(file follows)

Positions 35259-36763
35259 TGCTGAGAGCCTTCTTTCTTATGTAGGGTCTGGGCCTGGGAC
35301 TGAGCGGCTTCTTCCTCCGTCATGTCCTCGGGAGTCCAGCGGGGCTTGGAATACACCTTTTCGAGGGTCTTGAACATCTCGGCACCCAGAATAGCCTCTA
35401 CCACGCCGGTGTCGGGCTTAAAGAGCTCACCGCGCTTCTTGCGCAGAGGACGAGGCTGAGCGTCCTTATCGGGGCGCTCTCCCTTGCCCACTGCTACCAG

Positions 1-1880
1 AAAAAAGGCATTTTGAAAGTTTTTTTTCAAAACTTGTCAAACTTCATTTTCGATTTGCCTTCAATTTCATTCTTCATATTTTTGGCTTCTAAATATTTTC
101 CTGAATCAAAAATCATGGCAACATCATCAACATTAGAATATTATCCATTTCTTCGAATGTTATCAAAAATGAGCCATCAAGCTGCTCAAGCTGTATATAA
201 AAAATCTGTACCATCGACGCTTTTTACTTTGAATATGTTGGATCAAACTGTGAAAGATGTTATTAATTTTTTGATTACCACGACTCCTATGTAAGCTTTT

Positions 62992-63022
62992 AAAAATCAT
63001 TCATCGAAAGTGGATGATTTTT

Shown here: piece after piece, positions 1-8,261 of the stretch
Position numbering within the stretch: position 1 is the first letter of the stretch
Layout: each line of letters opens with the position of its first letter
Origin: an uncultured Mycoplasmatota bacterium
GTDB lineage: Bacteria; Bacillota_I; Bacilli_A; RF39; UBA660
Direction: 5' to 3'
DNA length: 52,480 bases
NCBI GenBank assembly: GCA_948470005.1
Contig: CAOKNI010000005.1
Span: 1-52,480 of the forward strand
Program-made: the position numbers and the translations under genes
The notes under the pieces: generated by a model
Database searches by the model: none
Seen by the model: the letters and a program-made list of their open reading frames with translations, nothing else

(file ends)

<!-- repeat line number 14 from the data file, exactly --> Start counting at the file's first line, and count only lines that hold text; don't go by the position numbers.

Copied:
Layout: each line of letters opens with the position of its first letter